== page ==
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CLAS 203
Margaret Palczynski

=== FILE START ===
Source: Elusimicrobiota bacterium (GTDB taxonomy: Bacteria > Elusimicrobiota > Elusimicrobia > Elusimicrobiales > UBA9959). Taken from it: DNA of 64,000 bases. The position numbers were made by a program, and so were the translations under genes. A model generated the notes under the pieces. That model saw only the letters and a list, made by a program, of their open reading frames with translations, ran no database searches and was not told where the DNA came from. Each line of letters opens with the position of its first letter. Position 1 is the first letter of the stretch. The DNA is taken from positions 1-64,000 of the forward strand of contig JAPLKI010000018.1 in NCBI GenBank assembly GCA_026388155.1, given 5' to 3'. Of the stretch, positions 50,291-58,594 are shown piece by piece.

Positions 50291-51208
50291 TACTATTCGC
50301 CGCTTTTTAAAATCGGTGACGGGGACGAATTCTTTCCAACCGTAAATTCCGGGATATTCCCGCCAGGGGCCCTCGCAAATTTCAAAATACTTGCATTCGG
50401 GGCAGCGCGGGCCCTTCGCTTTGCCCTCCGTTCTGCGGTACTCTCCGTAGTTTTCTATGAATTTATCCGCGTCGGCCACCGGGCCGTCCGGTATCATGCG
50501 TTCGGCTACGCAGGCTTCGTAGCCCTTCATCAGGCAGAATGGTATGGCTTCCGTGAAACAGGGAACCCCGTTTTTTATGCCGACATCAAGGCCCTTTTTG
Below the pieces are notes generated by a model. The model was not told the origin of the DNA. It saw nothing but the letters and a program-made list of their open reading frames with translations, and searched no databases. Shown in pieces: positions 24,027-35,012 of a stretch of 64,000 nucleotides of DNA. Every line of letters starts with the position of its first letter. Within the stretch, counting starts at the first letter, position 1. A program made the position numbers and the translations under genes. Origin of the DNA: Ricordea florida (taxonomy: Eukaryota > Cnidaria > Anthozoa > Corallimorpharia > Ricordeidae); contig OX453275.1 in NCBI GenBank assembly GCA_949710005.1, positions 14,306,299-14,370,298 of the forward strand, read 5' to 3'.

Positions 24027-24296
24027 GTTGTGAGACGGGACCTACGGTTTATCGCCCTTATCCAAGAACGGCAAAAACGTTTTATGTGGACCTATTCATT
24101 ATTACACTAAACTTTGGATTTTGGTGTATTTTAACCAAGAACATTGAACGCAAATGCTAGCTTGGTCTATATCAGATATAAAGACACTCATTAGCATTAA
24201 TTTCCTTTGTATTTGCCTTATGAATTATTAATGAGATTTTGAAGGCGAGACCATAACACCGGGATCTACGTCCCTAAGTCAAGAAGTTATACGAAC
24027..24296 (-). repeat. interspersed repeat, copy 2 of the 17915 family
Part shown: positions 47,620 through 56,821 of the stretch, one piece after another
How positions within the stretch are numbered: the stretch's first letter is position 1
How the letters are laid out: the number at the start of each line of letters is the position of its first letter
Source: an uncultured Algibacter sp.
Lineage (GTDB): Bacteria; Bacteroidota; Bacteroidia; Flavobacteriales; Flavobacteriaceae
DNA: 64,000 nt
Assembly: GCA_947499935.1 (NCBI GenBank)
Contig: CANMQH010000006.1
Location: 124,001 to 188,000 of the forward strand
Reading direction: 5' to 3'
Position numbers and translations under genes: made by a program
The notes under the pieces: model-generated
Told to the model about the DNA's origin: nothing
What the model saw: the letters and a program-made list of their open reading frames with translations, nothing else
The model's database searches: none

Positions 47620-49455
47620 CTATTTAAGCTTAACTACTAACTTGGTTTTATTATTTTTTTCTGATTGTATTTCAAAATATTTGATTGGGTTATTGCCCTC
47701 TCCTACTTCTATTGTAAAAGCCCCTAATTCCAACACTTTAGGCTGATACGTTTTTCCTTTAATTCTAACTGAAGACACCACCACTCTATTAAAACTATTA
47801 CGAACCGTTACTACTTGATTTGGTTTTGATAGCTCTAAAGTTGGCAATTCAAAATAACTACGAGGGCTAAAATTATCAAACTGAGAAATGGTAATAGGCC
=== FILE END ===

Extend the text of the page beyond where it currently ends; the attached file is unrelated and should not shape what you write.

CLAS203 Textbook Section 1 Notes  There are three types of myths: divine myth, legend, and folktale  Term myth is hard to define. Greek word ‘mythos’ means “authoritative speech,” “story,” or “plot.”  A definition widely agreed on is that myth is a traditional story with collective importance  Myths should have a plot, a narrative structure (beginning, middle, and end), characters, and setting  Traditional story is one that has been “handed over” orally from one storyteller to another without writing (‘trado’ = “hand over”)  Myths’ have ‘collective importance’ – myths hold meaning for the group, not just the individual  Since myths are anonymous, Plato eventually came to contrast mythos, “story” or “myth,” with logos, “account”. The teller of a logos takes responsibility for the truth of what is said  A logos is a reasoned explanation of something that will emphasizes a continuing causal sequence, as in the proofs of plane geometry  Divine myths are stories in which supernatural beings are the main actors o Explains why the world, or some aspect of it, is the way it is o Sometimes supernatural characters are little more than personified abstractions without clearly defined personalities. (Nike = “victory) is just an abstract concept  Legends (sagas) are stories of great deeds of human heroes or heroines o Narrate the events of the human past o Comes from Latin legenda “things that should be read” o Whereas divine myth is set in a different or previous world-o
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